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‘Stability, growth and public services’ - keynotes of the Autumn Statement

Julian Ball

Julian Ball | Legal Director

Thursday 17th Nov, 2022

Today, the new Chancellor of the Exchequer, Jeremy Hunt, delivered his much-anticipated Autumn Statement. He set out Rishi Sunak’s Government’s plans aimed at restoring stability and credibility to the UK’s finances which had taken such a knock under the previous, short-lived administration of Liz Truss.

Mr Hunt explained that the Statement contained measures which reflected the impact of high energy prices, the cost of living and inflationary pressures being felt world-wide following its emergence from the pandemic and the war in Ukraine. In what was predicted to be a Statement containing ‘eye-watering’ tax rises and spending cuts here are the headline announcements around tax and spending which will affect many:

  • The threshold at which the personal income tax rate of 45% comes into effect has been reduced from £150,000 to £125,140 from April 2023;
  • The Personal Tax Allowance, Inheritance Tax and NICs thresholds remain frozen until 2028, from 2026;
  • The existing Dividends Allowance of £2,000 is to be reduced to £1,000 in April 2023 and further reduced to £500 in April 2024;
  • The Capital Gains Tax Annual Exemption for individuals is to fall from the current £12,300 to £6,000 in April 2023 and is to be further reduced to £3,000 in April 2024;
  • R & D tax relief and tax credits are to be scaled back;
  • The Energy Price Guarantee will rise to £3,000 from April 2023;
  • The Business Rates Review (a re-rating exercise) is to continue but there will be additional support for small businesses;
  • Windfall Tax on the profits of oil and gas companies is to be increased. There will also be an increase in the windfall profits tax on older renewable and nuclear energy generators;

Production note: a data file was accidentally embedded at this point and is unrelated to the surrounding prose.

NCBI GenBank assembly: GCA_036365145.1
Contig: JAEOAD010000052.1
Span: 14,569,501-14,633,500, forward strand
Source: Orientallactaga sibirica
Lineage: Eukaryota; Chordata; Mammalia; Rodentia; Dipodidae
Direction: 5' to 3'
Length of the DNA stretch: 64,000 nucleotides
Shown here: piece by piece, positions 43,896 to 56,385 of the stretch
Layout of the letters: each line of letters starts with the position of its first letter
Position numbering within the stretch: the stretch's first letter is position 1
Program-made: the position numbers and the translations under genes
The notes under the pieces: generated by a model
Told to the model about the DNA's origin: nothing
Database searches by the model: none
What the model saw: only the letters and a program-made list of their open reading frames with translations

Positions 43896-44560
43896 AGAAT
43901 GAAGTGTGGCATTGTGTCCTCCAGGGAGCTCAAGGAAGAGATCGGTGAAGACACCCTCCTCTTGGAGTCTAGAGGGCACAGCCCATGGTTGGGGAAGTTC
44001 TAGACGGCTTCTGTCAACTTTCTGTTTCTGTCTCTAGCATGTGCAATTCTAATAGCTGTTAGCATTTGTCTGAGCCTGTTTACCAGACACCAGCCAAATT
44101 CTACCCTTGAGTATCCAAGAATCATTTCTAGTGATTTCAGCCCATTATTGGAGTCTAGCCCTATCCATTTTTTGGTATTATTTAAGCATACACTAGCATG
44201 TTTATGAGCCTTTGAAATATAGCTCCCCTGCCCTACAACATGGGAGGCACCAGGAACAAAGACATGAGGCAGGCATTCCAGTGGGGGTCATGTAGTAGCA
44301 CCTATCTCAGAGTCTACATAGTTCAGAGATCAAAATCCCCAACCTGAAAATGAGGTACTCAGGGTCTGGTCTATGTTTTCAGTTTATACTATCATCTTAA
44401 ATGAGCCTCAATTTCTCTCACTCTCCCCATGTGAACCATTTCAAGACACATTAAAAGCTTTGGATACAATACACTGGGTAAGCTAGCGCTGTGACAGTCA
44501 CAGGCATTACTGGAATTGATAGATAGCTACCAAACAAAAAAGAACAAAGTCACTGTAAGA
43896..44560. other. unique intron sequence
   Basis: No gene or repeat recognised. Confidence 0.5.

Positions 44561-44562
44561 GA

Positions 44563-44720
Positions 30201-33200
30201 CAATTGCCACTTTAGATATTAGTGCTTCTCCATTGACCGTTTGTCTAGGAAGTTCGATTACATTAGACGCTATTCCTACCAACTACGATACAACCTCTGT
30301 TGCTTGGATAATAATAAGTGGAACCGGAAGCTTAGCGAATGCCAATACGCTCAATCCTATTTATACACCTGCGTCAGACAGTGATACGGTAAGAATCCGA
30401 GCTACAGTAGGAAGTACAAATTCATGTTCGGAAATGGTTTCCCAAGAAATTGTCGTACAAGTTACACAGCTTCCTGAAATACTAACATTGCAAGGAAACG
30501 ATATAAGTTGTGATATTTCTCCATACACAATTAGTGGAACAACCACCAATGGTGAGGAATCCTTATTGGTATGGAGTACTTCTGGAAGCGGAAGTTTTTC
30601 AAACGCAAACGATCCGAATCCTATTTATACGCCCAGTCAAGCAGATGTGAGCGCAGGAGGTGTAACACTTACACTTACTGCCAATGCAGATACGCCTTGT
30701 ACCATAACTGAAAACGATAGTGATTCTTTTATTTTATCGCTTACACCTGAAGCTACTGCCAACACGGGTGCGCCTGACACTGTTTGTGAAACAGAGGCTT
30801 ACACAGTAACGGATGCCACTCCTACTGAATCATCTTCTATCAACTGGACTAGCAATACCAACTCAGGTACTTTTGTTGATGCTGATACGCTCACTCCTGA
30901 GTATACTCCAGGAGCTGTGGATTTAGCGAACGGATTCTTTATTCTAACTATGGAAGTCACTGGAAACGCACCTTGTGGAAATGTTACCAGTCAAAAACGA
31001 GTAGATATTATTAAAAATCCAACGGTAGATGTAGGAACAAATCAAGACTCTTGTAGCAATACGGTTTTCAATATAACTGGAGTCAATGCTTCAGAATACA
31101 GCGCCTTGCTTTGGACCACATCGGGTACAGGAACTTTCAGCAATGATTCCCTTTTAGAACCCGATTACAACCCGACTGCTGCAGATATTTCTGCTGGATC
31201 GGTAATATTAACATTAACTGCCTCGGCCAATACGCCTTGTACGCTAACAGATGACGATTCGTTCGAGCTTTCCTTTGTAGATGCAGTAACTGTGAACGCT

• The triple lock on pensions is to be maintained whilst benefits will generally increase by the rate of inflation of 10.1% from April 2023;
  • The National Minimum Wage will increase from £9.50 to £10.42 per hour for over 23 year olds.
  • Electric cars, vans and motorbikes will pay vehicle duty.

The Chancellor announced a series of other measures to improve the nation’s energy independence and efficiency, reaffirmed the Government’s intention to press on with improved infrastructure plans and its initiative to drive innovation and entrepreneurship. With an expected shortfall of around £55 billion to be addressed, the Chancellor shared the pain equally between tax rises and spending cuts. It remains to be seen whether these fiscal plans are sufficient to make the expected recession shallower and shorter than predicted.

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Related article - Spring Statement 2022

The 2022 Spring Statement delivered today by Chancellor of the Exchequer Rishi Sunak was set against the difficult backdrop of a post-pandemic global economic recovery coupled with the Russian invasion of Ukraine.

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